Now bear with me here. I recently read two books which seemed, at first glance, to be very different. The first was a collection of short stories by a very famous Canadian novelist and poet: the second was a first novel, set in 15th Century Constantinople, by a tv archaeologist. My subconscious wanted me to do a joint review of the two – but why?
And then it struck me (on a long car journey after a weekend of folk music and wine – this isn’t important but may explain my state of mind) that they were both writing speculative fiction and they both had really interesting hair. Maybe, just maybe, there is some kind of literary Sampson-like quality going on here…
Anyway, I digress…
Let’s start with Neil Oliver – he has written a number of books in connection with his tv programmes, on various historical and archaeological subjects but Master of Shadows is his first novel. Set in Scotland, Galicia and Constantinople in the 15th Century it is clearly playing to Oliver’s strengths (I’ll admit, I was reading it in his accent in my head…) and he deals with the history as well as I would expect of him. You certainly get the sense of the sounds, smells and sights of the Medieval world and lots of action to boot. My only real quibble with the whole book was that every time the main character, John Grant, was referred to it was by his whole name. I’m sure there was a good reason for this but it was lost on me.
I’m not going to give you the reason why I would class this book as speculative fiction – of the ‘alternate history’ genre – since that would be an enormous spoiler but it is enough of a twist to make this book have appeal beyond the purely historical. The history, however, is well enough researched not to make a historian twitch.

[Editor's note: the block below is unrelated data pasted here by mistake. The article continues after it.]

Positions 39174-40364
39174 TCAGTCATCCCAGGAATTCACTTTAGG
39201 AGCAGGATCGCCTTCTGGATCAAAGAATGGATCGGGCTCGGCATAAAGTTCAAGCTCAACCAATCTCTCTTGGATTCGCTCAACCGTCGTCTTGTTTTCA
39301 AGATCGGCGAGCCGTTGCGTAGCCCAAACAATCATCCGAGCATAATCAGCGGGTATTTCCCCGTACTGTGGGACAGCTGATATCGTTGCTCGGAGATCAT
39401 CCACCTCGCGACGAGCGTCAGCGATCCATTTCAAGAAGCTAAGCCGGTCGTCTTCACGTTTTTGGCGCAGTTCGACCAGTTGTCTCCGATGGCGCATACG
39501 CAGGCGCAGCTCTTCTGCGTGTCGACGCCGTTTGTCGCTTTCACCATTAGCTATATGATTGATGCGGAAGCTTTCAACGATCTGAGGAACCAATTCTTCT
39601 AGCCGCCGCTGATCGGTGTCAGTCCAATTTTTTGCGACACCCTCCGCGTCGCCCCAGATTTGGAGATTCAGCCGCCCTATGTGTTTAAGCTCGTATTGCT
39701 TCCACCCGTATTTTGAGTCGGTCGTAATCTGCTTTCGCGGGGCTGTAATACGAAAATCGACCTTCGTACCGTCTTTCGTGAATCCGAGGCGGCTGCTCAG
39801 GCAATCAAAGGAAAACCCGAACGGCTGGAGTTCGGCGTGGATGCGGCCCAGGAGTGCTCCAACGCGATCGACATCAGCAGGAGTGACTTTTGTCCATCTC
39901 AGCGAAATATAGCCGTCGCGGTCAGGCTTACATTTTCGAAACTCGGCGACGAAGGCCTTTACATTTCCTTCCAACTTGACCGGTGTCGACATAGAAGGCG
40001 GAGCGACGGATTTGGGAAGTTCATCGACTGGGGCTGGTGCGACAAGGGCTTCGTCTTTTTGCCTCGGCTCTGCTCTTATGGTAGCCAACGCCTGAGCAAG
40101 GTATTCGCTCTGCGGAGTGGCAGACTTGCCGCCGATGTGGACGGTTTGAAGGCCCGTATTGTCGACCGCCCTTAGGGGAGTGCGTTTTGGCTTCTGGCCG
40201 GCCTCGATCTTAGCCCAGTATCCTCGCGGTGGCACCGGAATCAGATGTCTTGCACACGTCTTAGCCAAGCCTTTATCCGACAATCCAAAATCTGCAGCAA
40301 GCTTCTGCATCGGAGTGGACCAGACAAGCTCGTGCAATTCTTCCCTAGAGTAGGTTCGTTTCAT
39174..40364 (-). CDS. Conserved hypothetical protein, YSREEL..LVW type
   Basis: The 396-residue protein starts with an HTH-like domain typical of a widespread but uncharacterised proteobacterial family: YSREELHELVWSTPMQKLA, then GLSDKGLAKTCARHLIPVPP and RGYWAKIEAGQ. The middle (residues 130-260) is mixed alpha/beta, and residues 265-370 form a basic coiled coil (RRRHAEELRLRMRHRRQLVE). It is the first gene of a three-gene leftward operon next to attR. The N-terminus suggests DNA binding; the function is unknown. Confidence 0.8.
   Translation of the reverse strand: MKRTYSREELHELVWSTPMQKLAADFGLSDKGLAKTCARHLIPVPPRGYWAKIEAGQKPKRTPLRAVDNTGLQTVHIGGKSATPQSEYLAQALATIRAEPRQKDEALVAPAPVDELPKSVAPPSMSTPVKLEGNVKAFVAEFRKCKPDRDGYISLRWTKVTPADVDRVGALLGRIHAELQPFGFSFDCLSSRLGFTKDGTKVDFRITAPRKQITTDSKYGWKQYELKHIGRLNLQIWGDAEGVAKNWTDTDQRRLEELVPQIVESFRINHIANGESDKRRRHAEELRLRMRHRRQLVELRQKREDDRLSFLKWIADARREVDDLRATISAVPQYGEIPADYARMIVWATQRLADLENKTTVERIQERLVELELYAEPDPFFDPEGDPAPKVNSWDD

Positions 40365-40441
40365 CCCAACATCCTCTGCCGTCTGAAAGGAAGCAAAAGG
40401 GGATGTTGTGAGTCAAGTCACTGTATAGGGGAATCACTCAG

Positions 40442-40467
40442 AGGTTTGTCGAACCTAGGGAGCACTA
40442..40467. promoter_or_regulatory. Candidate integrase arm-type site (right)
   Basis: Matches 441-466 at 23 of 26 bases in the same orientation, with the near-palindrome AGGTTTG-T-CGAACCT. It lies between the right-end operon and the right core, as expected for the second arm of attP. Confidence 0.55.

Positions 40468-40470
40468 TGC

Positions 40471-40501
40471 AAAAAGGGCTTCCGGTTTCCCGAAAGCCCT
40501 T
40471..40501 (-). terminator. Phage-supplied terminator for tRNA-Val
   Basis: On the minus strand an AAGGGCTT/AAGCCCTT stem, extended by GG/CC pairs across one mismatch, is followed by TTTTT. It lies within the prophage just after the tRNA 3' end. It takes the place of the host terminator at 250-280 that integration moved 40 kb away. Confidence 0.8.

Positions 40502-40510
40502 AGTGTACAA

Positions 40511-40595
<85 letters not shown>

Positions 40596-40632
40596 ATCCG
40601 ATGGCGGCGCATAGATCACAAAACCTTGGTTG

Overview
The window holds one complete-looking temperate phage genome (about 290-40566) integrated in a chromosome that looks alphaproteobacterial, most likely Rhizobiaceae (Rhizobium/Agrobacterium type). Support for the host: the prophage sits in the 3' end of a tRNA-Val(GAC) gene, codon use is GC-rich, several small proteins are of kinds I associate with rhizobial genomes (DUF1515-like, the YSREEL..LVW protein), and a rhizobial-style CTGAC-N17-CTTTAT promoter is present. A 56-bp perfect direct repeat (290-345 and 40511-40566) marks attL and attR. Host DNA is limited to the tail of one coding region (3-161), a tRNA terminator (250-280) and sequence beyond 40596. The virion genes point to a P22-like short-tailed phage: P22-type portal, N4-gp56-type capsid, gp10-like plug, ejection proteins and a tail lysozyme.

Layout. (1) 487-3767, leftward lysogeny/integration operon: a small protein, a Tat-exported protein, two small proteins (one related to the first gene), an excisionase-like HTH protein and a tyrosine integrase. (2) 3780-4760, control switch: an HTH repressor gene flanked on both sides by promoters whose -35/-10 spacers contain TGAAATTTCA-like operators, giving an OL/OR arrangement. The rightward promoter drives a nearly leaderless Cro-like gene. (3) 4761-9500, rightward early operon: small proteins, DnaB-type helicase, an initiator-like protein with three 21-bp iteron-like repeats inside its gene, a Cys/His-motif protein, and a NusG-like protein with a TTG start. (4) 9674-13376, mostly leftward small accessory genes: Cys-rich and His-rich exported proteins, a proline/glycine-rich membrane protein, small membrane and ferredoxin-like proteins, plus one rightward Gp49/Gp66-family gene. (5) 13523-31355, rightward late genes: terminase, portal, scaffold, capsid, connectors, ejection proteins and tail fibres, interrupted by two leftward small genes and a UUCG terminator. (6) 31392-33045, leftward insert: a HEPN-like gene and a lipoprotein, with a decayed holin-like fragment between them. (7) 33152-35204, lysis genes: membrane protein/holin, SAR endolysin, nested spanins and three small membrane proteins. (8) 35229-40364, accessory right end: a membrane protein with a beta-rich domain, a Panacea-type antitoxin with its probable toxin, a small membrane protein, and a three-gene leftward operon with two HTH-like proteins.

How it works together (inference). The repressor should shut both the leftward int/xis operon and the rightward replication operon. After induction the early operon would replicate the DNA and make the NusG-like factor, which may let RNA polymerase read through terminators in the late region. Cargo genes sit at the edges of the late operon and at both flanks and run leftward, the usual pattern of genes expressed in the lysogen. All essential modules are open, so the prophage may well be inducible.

Margaret Atwood, on the other hand, is no stranger to the world of speculative fiction – the worlds of The Handmaid’s Tale and Oryx and Crake are well-known and, rightly, acclaimed. Atwood herself has been at pains to ensure that these books are not called science fiction (although she has referred to them as social science fiction which seems a fair term to me) and, in fact, one thing that seems to characterise her work is that she doesn’t limit herself to any one genre or style.
The stories in Stone Mattress are like fables or fairy tales – they are very slightly dissociated from what I would define as everyday reality – and yet they are also very real. Many of the stories touch on the experience of aging or, to put it more accurately, on the memories of youth from the perspective of old age. My favourite tale in the whole collection was Torching the Dusties – which was a chillingly dystopic view of what could happen if mob rule demonized the elderly as worthless drains on society – but I would also heartily recommend the rather macabre The Dead Hand Loves You. All the stories are beautifully written, of course, and shot through with all the wit and wisdom you would expect from Atwood.